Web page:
Adolescent avulsion fracture of UCL is not an uncommon injury but there are no clear recommendations to guide clinical decision regarding conservative versus operative treatment. Conservative treatment yields good, predictable results in cases with minimal fragment displacement and if the MCP joint is stable[5,6]⁠.Studies that involve only participants with open physis are sparse in the literature and most of the information come from studies on adults[7-9]⁠.In a recent study by Minh N Q Huynh.,et al. 2020, surgical treatment demonstrated quicker healing rates but overall conservative methods even for fractures that fitted the criteria for surgery had good healing and functional results but more time to union[10].The same study also demonstrated good results for patients with delayed surgery due to failed conservative methods.

  There are several methods of surgical treatment described in the literature like open reduction and Kirchner wire (KW)stabilisation, screw fixation, bone anchor, pull out suture[11]⁠. Fractures that are displaced and rotated usually require open reduction in order to restore stability and joint congruency[3,12]⁠. The epiphyseal fracture may get displaced outside the adductor aponeurosis (Stener lesion) preventing healing or leading to malunion[13,14]⁠.

  Our method of choice was to use percutaneous screw fixation in order to avoid an open approach, which could lead to scarring or wound related complications. KW fixation was rejected because they cannot achieve compressive fixation with the risk of pin track infection or malunion[15]. Due to the fact that our patient was an adolescent with open phalangeal physis, we aimed to avoid penetrating the physis and the MCP joint with our screw. In order to avoid damaging neurovascular structures of the thumb, we used the “safe corridors” as described by C Rex.,et al. 2015[16]⁠ and in case that would not be applicable a “nick and spread” technique would be utilised, which was not deemed necessary in our case. By using compression screw combined with percutaneous reduction, we achieved good fracture fixation with minimal soft tissue injury and a quick patient recovery.

Conclusion

  In general, there are no large scale studies in the skeletally immature population, with clear-cut criteria that can guide a clinician’s decision. The best treatment strategy should be based on fracture characteristics, joint stability and patient’s activity level and preferences. It is our suggestion that percutaneous screw fixation by closed means is a viable solution for adolescent patients with skier’s thumb lesions and leads to early mobilisation and excellent results. It should be attempted for reducible fragments prior to open reduction techniques, to avoid disturbing local anatomy and prevent scarring.

Informed Consent

  Informed patient’s consent was obtained for the purpose of the current study.

Conflict of Interest

  The authors declare that they have no conflicts of interest.

Financial Support

  This work received no financial support.

Image 1: Right hand X-ray demonstrating Salter Harris III avulsion fracture of the proximal phalanx of the thumb. Image 2: Intraoperative X-ray with fracture reduction through the guidewire. Image 3: Fracture consolidation at 18 months follow up. Image 4: Clinical evaluation at 18 months follow up.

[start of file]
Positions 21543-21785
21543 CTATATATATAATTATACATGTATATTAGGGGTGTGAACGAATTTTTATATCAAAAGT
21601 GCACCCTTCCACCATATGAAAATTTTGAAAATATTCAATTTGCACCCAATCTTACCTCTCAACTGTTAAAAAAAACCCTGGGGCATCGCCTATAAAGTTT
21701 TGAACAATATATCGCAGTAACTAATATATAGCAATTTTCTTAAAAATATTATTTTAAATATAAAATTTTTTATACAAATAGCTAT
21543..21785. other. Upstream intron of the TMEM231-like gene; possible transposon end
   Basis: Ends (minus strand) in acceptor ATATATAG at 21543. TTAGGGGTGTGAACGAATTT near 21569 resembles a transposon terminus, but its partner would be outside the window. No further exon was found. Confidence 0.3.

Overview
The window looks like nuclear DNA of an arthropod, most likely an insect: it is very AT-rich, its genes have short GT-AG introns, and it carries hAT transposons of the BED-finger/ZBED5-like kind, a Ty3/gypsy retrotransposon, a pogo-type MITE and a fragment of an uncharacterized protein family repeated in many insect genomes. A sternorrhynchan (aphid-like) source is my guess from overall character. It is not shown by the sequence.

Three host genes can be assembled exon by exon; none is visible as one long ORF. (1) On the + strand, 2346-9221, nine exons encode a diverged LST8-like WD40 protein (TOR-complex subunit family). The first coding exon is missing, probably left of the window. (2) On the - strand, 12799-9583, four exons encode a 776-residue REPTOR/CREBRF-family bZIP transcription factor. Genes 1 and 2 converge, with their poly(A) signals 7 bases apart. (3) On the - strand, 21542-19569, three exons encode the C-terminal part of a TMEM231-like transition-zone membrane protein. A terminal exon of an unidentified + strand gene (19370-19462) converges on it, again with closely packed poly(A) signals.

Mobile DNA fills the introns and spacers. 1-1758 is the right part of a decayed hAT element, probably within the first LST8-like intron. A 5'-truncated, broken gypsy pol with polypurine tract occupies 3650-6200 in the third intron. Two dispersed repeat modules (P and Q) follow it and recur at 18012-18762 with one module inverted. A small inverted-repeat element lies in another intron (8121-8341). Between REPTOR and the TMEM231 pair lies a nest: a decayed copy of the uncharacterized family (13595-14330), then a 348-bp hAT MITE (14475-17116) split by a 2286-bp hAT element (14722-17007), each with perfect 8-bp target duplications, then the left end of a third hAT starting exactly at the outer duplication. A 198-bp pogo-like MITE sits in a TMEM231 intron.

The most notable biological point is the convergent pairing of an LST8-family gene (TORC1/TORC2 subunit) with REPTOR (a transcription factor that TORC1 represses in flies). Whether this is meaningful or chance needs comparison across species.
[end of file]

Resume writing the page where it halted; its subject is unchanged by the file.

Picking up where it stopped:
References

  1. J Graham and ET O’Brien. “Fractures and Dislocations of the Hand and Carpus in Children”. Fractures in Children (4thEdition), edited by J.H. Beaty C.A. Rockwood Jr, K.E. Wilkins, 4thedition. Lippincott-Raven (1996): 432-434.
  2. Vadivelu Ramanan., et al. “Hand Injuries in Children: A Prospective Study”. Journal of Pediatric Orthopedics 26.1 (2006): 29-35.
  3. Kozin Scott H. “Fractures and Dislocations along the Pediatric Thumb Ray”. Hand Clinics 22.1 (2006): 19-29.
  4. Torre BA. “Epiphyseal Injuries in the Small Joints of the Hand”. Hand Clinics 4.1 (1988): 113-121.
  5. Landsman JC., et al. “Splint Immobilization of Gamekeeper’s Thumb”. Orthopedics 18.12 (1995): 1161-1165.
  6. Ritting Andrew W., et al. “Ulnar Collateral Ligament Injury of the Thumb Metacarpophalangeal Joint”. Clinical Journal of Sport Medicine: Official Journal of the Canadian Academy of Sport Medicine 20.2 (2010): 106-112.
  7. Madan Simerjit Singh., et al. “Injury to Ulnar Collateral Ligament of Thumb”. Orthopaedic Surgery 6.1 (2014): 1-7.
  8. Rhee Peter C., et al. “Management of Thumb Metacarpophalangeal Ulnar Collateral Ligament Injuries”. The Journal of Bone and Joint Surgery American 94.21 (2012): 2005-2012.
  9. Goth D and P Haussmann. “[Surgical treatment of the ruptured ulnar collateral ligament of the metacarpophlangeal joint of the thumb]”. Handchirurgie 11.1 (1979): 61-64.
  10. Huynh Minh NQ., et al. “A Comparison of Conservative and Operative Management of Thumb Ulnar Collateral Ligament Avulsion Fractures in Children”. Hand 15.6 (2020): 812-817.
  11. Wolfe S PW., et al. “Green’s Operative Hand Surgery”. Elsevier (2010).
  12. Zlotolow Dan A and Scott H Kozin. “Hand and Wrist Injuries in the Pediatric Athlete”. Clinics in Sports Medicine 39.2 (2020): 457-479.
  13. White GM. “Ligamentous Avulsion of the Ulnar Collateral Ligament of the Thumb of a Child”. The Journal of Hand Surgery 11.5 (1986): 669-672.
  14. Beutel Bryan G., et al. “The Stener Lesion and Complete Ulnar Collateral Ligament Injuries of the Thumb A Review”. Bulletin of the Hospital for Joint Disease 77.1 (2019): 11-20.
  15. AO Foundation. “General K Wire Principles” (2021).
  16. Rex C., et al. “Safe Corridors for K-Wiring in Phalangeal Fractures”. Indian Journal of Orthopaedics 49.4 (2015): 388-392.

Citation

Citation: Chatziravdeli Vasiliki., et al. “Percutaneous Screw Fixation of Adolescent Skier’s Thumb. A Case Report and Review of the Literature".Acta Scientific Orthopaedics 4.5 (2021):11-14.

Copyright

Copyright: © 2021 Chatziravdeli Vasiliki., et al. This is an open-access article distributed under the terms of the Creative Commons Attribution License, which permits unrestricted use, distribution, and reproduction in any medium, provided the original author and source are credited.